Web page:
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Pope launches Middle East bishops group

By the CNN Wire Staff
STORY HIGHLIGHTS
  • Bishops group will focus on plight of Christians in the Middle East
  • Pope calls for "urgent" effort to resolve tensions in the region while visiting Cyprus
  • Vatican says interfaith strife arises from Muslims making "no distinction between religion and politics"
  • U.S.-based Muslim advocate says Islamic law has had "great respect for Christians"
  • Cyprus is divided between predominately-Christian Greek south and predominately-Muslim, Turkish-controlled north

(CNN) -- Pope Benedict XVI launched a "special assembly" of bishops focused on the Middle East on Sunday, during a visit to the divided island of Cyprus.

The group aims to "help to focus the attention of the international community on the plight of those Christians in the Middle East who suffer for their beliefs," he said in announcing the group, a part of the Catholic Church's Synod of Bishops.

A Vatican statement outlining the church's position on Christians in the Middle East, introduced by the Pope on Sunday and On the Vatican website, says the interfaith strife arises from Muslim theocracies.

"Often times, relations between Christians and Muslims are difficult, principally because Muslims (make) no distinction between religion and politics, thereby relegating Christians to the precarious position of being considered non-citizens ... The key to harmonious living between Christians and Muslims is to recognize religious freedom and human rights," the statement says.

The 51-page document says lamented that with the exception of Turkey, in countries with a Muslim majority, Islam is generally the religion of the state and the principal source of legislation, inspired by sharia, or Islamic law.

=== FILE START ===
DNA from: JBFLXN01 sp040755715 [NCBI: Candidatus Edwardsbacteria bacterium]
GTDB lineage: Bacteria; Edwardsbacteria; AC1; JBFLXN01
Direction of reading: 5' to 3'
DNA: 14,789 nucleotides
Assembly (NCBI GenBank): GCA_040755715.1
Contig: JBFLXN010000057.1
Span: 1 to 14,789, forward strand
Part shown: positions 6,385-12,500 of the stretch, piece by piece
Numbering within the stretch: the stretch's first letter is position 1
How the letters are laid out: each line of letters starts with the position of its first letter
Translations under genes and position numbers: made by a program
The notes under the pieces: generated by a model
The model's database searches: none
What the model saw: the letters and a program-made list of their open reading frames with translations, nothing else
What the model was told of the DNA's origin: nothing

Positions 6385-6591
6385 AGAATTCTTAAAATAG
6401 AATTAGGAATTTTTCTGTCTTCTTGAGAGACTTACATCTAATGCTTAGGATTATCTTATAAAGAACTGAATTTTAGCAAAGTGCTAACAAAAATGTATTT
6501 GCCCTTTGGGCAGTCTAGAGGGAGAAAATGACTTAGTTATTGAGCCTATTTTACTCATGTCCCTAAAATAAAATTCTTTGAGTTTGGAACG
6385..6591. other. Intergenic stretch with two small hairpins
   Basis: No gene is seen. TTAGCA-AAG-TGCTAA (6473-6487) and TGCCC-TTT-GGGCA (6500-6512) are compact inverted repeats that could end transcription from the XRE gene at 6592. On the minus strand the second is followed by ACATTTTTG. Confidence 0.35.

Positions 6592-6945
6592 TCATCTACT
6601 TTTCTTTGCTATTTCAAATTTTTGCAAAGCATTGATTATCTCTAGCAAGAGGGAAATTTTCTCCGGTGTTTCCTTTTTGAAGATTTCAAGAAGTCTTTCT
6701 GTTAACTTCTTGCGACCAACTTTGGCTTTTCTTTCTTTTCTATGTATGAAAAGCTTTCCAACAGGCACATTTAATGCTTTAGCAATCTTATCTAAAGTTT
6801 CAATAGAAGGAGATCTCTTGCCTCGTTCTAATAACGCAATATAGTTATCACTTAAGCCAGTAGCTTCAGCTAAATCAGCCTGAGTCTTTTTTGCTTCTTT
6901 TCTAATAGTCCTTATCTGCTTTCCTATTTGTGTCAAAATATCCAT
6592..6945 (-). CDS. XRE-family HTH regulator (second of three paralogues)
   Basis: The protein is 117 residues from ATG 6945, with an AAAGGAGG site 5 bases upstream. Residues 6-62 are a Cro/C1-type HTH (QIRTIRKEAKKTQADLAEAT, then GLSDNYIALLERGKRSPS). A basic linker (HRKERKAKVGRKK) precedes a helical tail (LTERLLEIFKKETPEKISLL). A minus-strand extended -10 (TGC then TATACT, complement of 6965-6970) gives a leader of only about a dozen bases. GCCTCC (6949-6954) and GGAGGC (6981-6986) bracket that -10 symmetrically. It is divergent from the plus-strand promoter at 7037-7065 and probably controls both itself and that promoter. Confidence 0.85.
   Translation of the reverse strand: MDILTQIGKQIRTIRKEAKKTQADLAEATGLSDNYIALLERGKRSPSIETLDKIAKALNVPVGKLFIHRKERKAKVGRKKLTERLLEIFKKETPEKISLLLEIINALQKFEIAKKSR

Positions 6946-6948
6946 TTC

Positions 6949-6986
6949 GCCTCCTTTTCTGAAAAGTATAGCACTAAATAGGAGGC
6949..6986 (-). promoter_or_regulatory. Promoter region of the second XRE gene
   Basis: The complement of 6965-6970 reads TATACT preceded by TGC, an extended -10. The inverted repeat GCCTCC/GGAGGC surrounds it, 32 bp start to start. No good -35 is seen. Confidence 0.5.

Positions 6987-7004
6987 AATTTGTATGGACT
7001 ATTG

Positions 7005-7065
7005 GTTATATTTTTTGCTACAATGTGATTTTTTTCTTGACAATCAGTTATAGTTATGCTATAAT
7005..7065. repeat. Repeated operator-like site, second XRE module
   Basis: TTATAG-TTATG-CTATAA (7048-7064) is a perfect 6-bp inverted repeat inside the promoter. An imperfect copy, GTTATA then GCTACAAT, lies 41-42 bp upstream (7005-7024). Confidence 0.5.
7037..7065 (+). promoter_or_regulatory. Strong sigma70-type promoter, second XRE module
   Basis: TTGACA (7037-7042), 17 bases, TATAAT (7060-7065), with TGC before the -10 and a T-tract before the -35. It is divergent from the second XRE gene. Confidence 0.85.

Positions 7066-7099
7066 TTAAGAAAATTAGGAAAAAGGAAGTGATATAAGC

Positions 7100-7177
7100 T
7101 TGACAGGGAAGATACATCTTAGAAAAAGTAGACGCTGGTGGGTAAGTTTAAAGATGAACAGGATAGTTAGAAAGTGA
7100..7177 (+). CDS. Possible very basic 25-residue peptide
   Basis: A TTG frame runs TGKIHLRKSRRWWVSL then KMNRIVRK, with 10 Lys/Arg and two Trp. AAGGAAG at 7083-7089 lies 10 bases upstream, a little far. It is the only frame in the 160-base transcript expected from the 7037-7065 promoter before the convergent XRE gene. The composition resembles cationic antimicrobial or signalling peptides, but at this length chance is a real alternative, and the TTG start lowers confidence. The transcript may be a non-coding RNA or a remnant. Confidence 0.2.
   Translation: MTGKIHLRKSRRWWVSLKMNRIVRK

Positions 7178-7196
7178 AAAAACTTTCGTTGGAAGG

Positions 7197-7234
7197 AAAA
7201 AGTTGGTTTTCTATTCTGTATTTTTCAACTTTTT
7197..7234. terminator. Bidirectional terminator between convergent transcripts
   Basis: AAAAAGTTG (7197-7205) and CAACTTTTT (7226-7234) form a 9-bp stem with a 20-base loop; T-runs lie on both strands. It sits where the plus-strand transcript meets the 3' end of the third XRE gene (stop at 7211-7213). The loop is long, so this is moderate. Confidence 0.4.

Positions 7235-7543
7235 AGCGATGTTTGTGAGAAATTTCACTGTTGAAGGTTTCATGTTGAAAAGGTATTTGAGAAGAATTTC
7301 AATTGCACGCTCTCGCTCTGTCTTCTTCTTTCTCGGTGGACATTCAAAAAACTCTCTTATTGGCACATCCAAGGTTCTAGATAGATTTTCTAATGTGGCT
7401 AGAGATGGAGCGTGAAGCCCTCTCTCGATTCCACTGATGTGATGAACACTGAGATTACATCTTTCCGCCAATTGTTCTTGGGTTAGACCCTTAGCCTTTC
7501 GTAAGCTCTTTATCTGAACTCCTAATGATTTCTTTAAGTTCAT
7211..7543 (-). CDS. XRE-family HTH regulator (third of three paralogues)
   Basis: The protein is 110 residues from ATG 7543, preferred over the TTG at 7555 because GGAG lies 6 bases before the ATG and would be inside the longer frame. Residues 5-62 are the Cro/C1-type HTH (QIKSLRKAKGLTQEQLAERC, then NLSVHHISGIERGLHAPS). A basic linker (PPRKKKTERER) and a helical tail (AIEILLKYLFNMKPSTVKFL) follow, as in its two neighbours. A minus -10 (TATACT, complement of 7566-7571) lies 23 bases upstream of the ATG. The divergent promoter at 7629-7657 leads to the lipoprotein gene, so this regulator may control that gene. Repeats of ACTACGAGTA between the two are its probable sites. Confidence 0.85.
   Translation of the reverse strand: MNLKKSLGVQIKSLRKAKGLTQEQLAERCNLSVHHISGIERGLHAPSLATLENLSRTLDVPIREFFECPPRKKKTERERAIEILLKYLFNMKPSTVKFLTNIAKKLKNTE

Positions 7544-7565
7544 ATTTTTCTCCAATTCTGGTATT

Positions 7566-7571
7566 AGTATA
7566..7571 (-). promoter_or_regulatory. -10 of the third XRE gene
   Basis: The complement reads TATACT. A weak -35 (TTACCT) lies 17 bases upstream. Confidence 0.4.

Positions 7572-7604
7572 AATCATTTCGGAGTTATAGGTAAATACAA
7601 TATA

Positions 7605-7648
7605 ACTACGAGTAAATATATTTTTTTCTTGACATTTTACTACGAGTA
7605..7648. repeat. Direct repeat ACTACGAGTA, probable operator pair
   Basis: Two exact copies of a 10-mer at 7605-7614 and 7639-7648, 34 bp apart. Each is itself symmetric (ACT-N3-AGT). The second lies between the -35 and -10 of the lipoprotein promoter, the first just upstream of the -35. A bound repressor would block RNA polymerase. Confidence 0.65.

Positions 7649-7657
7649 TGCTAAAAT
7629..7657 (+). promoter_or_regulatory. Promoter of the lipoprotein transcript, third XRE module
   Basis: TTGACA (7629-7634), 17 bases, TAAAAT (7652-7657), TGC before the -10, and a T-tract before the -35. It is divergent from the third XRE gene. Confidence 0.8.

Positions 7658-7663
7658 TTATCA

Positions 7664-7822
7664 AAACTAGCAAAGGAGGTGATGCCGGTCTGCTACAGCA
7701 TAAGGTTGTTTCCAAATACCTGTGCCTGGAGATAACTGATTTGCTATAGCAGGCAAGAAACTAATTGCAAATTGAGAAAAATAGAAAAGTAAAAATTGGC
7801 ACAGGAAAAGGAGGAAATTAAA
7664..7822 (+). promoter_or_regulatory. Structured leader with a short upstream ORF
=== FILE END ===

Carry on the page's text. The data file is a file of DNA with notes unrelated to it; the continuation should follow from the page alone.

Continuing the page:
"In some countries, the State is Islamic and sharia is applied in not only private life but also society, even for non-Muslims, with the consequent deprivation of human rights. Islamic States generally do not recognize religious freedom and freedom of conscience," the statement says.

"Furthermore, with the rise of Islamic fundamentalism, attacks against Christians are increasing almost everywhere."

It calls for "joint action" against extremists "clearly a threat to everyone, Christians and Muslims alike."

"Political Islam includes different religious groups who wish to impose an Islamic way of life in Arab, Turkish or Iranian society and on all those who live there, Muslims and non-Muslims alike," the statement says. "These Muslim groups maintain that the cause of every evil has been the failure to follow Islamic teaching. Their solution then is a radical return to Islam, giving rise to the slogan: 'Islam is the solution.'...For this purpose, some people don't hesitate to revert to violence."

The pope called for "an urgent and concerted international effort to resolve the ongoing tensions in the Middle East, especially in the Holy Land, before such conflicts lead to greater bloodshed," according to a prepared copy of his remarks released in advance by the Vatican.

A leading U.S.-based Muslim advocate said, "This kind of rhetoric isn't helpful in building relations between Christian and Muslim communities worldwide."

Ibrahim Hooper, spokesman for the Council on American-Islamic Relations, said there appear to be some misconceptions.

"Islamic law has had great respect for Christians and that has been demonstrated throughout history," he said. "The Prophet (Mohammad) himself had good relations with Christians."

Pope Benedict is on a three-day trip to the Mediterranean island, which is divided between a predominately-Christian Greek south and a predominately-Muslim, Turkish-controlled north, which has declared itself an independent country. The Turkish Republic of Northern Cyprus is not recognized internationally.

CNN's Mark Morgenstein contributed to this report.